JazzTimes confirms rumors first reported here the 38-year-old monthly magazine’s deep financial distress requires it to stop publishing. Its management hopes for a brand-sale and re-emergence. But in a longer email to freelance contributors, those same managers adopt a can’t-help-you-pal shrug toward the brand’s freelance contributors.
Payments In limbo? What would a carpenter, plumber, landlord say? “I’ll take the shelves back.” “Your toilet’s in limbo.” “No rent, you’re out!”
But freelance editorial contributors are “unsecured creditors” — most often without contract stipulations regarding surrender of properties in the case of default — and way down on the list of payees when a company becomes hard-pressed or worse. Stories (warnings) about this are legion amongst editorial freelancers, so we try to to stay alert to bad signs in our outlets.
Are a publication’s pages noticably, repeatedly fewer? Are payments taking longer to arrive? Is there turnover among administrative staff? Are noticably fewer articles commissioned? This sort of thing is a major topic of conversation amongst any group of freelancers. (In better times it’s “Who’s buyin’?” “What exotic junket am I covering next?” and “You won’t believe what I just did with who!”)
I have colorful memories of being maddened by non-paying publishers, and at my reference to JazzTimes’ admission that it can’t say when/if its bylines will be recompensed for their very real labors, a radio colleague responded he’s had the same problem recently trying to get his due from Chicago-based Johnson Publications for work on EbonyJet.com. “I wasn’t owed so very much,” he said, “but some of the others, it’ in the thousands.”
Writers, a desperate lot, tend to keep scratching out their pitiful fantasies and offering them for public distribution in eternal hopes they will be read, recognized and regaled with the riches they so richly deserve. A good rule of thumb is not to keep writing for any publication more than three months in debt to you. Don’t do it!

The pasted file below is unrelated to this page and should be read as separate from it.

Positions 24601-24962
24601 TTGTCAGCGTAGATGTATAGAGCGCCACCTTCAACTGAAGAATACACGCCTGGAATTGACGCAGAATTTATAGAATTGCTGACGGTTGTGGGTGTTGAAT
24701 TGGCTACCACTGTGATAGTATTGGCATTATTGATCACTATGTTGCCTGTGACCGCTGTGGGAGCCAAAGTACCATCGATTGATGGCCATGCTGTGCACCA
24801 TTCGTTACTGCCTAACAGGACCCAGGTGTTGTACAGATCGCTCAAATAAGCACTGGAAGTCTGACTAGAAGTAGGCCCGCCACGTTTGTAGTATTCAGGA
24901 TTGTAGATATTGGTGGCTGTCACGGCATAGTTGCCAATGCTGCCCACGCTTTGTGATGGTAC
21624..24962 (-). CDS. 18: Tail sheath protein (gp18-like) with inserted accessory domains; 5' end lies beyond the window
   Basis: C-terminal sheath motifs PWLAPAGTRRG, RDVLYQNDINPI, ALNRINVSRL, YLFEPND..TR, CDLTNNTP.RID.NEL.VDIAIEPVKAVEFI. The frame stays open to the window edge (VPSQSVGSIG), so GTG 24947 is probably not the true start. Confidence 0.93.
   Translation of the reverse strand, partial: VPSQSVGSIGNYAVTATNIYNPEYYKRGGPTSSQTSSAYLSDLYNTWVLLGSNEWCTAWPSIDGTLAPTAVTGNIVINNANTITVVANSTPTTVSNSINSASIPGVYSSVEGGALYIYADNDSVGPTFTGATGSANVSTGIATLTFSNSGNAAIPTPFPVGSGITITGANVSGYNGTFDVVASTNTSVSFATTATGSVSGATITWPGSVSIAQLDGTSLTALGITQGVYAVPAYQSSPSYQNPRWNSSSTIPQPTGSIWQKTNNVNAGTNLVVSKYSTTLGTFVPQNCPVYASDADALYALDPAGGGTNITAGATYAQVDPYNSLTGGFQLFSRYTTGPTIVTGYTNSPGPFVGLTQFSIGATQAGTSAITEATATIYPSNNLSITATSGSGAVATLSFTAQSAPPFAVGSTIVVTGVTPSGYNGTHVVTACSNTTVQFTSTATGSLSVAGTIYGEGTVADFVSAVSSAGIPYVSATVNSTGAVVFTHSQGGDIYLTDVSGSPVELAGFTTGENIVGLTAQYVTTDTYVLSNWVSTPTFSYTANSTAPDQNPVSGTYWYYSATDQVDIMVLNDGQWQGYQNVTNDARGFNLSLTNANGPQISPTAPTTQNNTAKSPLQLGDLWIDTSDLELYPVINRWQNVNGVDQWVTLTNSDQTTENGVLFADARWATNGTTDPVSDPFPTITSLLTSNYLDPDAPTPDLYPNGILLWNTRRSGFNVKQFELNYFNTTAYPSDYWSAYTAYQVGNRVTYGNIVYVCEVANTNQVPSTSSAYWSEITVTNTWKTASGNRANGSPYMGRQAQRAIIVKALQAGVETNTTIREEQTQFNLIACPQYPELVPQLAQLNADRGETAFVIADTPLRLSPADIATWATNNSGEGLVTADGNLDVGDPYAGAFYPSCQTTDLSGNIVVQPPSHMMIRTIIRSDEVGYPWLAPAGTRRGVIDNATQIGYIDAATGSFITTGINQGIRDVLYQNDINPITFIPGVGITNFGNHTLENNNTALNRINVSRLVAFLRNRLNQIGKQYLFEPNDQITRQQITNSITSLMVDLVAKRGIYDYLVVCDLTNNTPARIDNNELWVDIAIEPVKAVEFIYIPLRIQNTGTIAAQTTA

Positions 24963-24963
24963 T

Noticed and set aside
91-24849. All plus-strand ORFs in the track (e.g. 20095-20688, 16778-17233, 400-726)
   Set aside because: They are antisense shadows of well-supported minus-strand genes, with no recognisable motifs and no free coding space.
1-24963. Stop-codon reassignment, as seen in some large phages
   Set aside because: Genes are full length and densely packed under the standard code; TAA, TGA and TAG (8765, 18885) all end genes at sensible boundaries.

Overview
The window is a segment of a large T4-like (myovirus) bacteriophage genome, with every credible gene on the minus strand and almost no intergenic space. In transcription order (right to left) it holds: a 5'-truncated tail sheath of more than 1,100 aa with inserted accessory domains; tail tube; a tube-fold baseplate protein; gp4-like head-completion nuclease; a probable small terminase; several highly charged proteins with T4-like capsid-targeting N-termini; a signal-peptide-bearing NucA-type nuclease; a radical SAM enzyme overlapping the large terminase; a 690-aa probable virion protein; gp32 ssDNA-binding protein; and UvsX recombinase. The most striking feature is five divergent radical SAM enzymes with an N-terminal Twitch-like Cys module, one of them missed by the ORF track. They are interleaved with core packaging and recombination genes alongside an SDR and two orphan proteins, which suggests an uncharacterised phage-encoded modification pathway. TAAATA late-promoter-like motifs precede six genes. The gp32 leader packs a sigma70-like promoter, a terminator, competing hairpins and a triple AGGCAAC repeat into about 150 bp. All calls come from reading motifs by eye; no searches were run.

One contributor has copied me on his response to JT:
We all work hard for a living and it is only fair and just that we
will be paid for the work we have completed for JazzTimes. I think I speak on
behalf of a large number of contributing creatives that the notion of
payments for previous assignments remaining in “limbo” is utterly
unacceptable. This will simply not stand.
Another veteran writer complains,
You people are ignore the human factor involved in this.”Namely, all the contributors who are being stiffed. . . Considering that 100% of my income is derived from freelance writing, this is a devastating hit for me to absorb. I’ve been stalling my landlord since April. . .
Sadly, this is what happens when economies contract and businesses collapse: Their workers suffer. It naturally leads to speculation and accusations about what went wrong, who’s to blame. In a previous post I alluded to JT‘s loss of a summer program book contract from the JVC Jazz Festivals, which aren‘t taking place this summer across the country evidently due to the production company’s over-abitious plans.
Since Jazz Times had long produced the “Industry Track” activites of the annual conference of the International Association for Jazz Education, which collapsed and disappeared in spring 2008 so there was no such conference in 2009, that was likely another income stream gone dry. Add in also the decline in record company ad budgets, and one can imagine how the Jazz Times’ braintrust could have gotten themselves into an untenable situation. It’s a real shame, and if there is any hope of a sale of JT’s “brand” and whatever assets (besides liabilities) come with, JazzBeyondJazz votes that it is realized.
But we’re not Pollyanna‘s around here, and have attended enough publications’ ends (starting with the Chicago Daily News in 1978) to know that resurrection is unlikely. Transformation might be possible. Settling debts is a matter of honor.
“New information and statements will be posted at www.jazztimes.com as they become available,” JazzTimes Management concludes its “important message,” suggesting simultaneously the cause and the answer to its current dilemna. (A website! How ’bout we operate a website?). May these not be JazzTimes‘ last words: “Thank you for your patience during this challenging period.”
As if the period that follows won’t be?